Legalising cannabis is a journey into the unknown
I personally agree with the research that uncontrolled cannabis intake could do more harm than good. The law allows the use of cannabis within private premises but who will ensure the intake is according to the law.
Special to The Nation
The country is now ready for the great reopening and that makes me ponder about my day-to-day life during the pandemic. There are so many memories. For instance, I remember wondering how can I survive the pandemic due to the slow progress of vaccination by the government at the outset? Will the pandemic sweep away our economy? And how will those who lacked good connectivity and reserves live their lives? That’s what I pondered about most of the time, really.
These thoughts were born from examples of the way many nations, including us, fought Covid, be it the developed economies like the US, the UK, China as well as the Third World countries. They fought hard but not well enough in the early stages. The number of infected people and the death toll skyrocketed due to a lack of consensus among experts, and politicians viewing things from different angles. Governments had no choice but to get rid of the virus by any means necessary.
Policies and practices were copied and learned quickly from each country hastily.
That’s the reason I believe that I am so fortunate to survive the pandemic despite the shortage of vaccines at the time. Priority was given to frontline workers and those who had applied and got on the shortlist. That was something absolutely right, but can we ignore the rumour mills of the time! Many said they had jumped the long queues and got vaccinated easily because they knew someone influential. Some social media influencers proudly showed off that they could travel the world to get access through the streamline process of many countries in order to get the mRNA vaccination. In other words, money can buy anything — even your lives and souls if you are filthy rich. The country was never so divided and disparate like this. I had never thought in my generation people would hang small air-purifiers for you to breathe. It made me wonder if I could have survived breathing the toxic air and pollution around us, if I could not afford the device? How come we have to pay for the air to live our lives!
Here is another issue open to debate: the government’s decision to legalise cannabis or ganja and other related weeds. There are a lot of concerns. I personally agree with the research that uncontrolled cannabis intake could do more harm than good. The law allows the use of cannabis within private premises but who will ensure the intake is according to the law.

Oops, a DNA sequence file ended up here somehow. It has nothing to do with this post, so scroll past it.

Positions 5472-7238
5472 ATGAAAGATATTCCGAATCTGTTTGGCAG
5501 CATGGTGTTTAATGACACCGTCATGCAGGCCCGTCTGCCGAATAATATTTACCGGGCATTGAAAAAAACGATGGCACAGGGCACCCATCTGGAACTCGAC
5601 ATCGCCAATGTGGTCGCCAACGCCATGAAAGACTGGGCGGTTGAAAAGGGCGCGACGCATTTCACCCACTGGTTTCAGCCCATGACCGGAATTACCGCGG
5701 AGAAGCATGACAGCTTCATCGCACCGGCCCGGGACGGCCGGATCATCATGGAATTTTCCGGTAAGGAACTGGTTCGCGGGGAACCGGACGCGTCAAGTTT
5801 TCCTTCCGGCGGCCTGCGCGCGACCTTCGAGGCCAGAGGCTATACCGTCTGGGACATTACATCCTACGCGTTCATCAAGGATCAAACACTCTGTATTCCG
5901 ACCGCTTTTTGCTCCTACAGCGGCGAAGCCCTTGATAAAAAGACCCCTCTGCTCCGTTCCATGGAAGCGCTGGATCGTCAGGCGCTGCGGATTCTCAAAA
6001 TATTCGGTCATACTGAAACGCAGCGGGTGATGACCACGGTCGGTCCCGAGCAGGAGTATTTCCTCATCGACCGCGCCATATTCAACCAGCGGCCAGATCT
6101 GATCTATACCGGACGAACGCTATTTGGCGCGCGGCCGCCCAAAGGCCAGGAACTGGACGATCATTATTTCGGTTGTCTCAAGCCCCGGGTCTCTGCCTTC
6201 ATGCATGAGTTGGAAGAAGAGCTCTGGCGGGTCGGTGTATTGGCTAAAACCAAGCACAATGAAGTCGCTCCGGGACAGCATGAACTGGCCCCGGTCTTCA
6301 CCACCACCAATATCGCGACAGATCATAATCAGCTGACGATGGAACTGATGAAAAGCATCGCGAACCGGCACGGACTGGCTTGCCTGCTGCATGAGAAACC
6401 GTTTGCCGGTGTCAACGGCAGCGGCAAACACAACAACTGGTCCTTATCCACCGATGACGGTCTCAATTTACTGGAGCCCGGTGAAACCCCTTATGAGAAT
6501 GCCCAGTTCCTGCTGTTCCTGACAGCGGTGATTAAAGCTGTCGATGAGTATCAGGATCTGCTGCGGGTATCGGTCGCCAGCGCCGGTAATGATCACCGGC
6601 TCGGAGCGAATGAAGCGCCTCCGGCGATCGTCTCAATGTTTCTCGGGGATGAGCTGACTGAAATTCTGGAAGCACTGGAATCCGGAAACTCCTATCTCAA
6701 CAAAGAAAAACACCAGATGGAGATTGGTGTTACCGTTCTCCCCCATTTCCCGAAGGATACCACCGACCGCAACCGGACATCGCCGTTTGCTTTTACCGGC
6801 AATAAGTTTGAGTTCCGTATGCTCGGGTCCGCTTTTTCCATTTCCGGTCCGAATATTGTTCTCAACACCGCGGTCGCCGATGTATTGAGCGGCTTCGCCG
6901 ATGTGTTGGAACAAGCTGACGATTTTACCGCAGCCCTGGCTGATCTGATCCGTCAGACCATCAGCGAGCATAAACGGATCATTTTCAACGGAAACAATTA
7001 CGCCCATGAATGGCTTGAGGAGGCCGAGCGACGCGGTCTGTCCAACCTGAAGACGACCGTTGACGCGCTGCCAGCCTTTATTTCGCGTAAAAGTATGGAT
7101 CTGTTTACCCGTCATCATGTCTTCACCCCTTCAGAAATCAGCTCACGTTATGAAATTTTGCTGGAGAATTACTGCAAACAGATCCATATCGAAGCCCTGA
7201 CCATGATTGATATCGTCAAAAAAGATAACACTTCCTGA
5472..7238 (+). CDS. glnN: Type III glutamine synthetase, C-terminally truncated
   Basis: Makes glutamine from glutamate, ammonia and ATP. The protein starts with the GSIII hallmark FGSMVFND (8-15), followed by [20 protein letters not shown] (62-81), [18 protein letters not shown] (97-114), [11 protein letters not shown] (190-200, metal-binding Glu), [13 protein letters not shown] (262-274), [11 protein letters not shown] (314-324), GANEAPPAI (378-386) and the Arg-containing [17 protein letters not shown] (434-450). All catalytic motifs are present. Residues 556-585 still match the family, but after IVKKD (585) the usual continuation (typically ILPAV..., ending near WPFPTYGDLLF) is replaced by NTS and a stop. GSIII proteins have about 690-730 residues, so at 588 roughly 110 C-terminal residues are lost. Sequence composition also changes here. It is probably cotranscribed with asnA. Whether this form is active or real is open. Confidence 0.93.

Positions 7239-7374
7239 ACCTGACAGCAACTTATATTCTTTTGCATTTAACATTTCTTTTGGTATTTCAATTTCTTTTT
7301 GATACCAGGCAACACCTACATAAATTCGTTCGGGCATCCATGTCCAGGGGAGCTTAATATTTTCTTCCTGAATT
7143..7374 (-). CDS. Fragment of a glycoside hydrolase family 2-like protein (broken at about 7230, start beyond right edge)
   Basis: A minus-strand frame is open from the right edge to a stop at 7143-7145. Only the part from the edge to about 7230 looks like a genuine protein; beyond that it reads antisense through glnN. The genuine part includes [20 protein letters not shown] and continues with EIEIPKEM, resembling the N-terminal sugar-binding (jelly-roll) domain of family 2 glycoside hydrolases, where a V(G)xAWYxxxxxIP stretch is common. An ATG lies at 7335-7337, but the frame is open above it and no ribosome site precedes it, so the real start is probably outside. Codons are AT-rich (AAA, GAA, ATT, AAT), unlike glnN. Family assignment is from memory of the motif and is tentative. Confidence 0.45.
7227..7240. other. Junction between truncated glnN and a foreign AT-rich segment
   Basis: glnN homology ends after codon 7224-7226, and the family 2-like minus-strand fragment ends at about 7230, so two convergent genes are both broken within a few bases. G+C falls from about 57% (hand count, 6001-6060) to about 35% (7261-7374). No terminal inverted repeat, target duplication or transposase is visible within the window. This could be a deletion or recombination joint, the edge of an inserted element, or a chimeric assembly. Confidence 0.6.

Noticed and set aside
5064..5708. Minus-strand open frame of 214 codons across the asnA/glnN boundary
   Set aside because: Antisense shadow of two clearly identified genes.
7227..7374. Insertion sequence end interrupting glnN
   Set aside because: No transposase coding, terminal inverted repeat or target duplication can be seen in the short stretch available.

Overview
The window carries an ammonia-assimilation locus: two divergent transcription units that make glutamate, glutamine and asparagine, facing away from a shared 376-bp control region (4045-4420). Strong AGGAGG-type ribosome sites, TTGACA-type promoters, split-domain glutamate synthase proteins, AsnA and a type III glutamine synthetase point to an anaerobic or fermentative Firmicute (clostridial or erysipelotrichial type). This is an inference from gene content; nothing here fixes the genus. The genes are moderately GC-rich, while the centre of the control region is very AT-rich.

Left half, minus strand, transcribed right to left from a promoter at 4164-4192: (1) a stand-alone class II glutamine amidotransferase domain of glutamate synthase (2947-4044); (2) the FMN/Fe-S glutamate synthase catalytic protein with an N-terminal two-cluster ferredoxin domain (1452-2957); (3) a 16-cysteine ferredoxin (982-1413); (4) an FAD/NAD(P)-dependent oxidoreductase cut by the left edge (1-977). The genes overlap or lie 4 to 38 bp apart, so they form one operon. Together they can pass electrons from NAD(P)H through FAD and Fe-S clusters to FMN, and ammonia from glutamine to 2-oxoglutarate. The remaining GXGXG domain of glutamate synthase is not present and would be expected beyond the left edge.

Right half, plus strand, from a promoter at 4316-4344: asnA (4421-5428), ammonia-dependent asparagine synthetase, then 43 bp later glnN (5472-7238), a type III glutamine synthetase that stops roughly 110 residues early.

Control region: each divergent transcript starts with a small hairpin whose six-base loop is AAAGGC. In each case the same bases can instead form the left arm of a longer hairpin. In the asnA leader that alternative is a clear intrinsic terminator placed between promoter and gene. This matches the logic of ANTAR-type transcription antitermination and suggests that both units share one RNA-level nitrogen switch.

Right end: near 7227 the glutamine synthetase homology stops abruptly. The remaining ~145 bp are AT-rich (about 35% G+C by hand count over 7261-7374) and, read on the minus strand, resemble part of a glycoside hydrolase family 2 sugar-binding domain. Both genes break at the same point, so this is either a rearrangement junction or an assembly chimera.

The government gazette recently announced legal use of this recreational drug. Although the permission attached some restrictions, they seem to be very difficult to enforce. The police and other concerned agencies will only get involved if you smoke weed in public and the smoke of cannabis disturbs the neighbourhood.
I can understand that the government wants to boost the economy following the pandemic and to gain popularity for the approaching general election. Somehow, the idea to partly legalise the drug places a lot of burden on the law enforcers to make quick decisions, in much the same way as the PDPA (personal data protection law) that is still being criticised by members of the public due to its lack of clarity, such as the use of CCTV in public places, the personal information collected by various search engines.
According to my research from several news agencies and the authorities’ websites, Thailand is not the first country to legalise weed, but obviously even free countries like the US and the UK still strictly enforce the law. The US still prohibits cannabis at the federal level; the UK considers cannabis an illegal drug.
Several experts remember the opium war, which the British empire once used to paralyse China and occupy Hong Kong for almost 100 years. I really see things along the same lines. I am pondering if the police could differentiate between cannabis consumers and drunk drivers. People could enjoy the recreational drug without knowing that they might be driving under the influence of a drug. But the drunk driving law mainly focuses on the alcohol abuse.
The country’s lawmakers and the Public Health Ministry have attempted to put forward many new policies, such as the Marriage Equality Bill sponsored by the opposition, the government’s digital lottery ticket, as well as the cannabis law. I would urge them to carefully evaluate and monitor cannabis use because there is no guarantee that everything will go according to plan. If things come undone, the government must put public health and security above politics.
Chadchart Sitthipan, the Bangkok governor, has been quick to announce a ban on the use of this recreational drug in schools under the BMA supervision. Faster may not always be better. However, I always support rapid action in matters that could bring us something healthier and smarter!
(Amorn Wanichwiwatana, D.Phil. (Oxon), is a political scientist at Chulalongkorn University)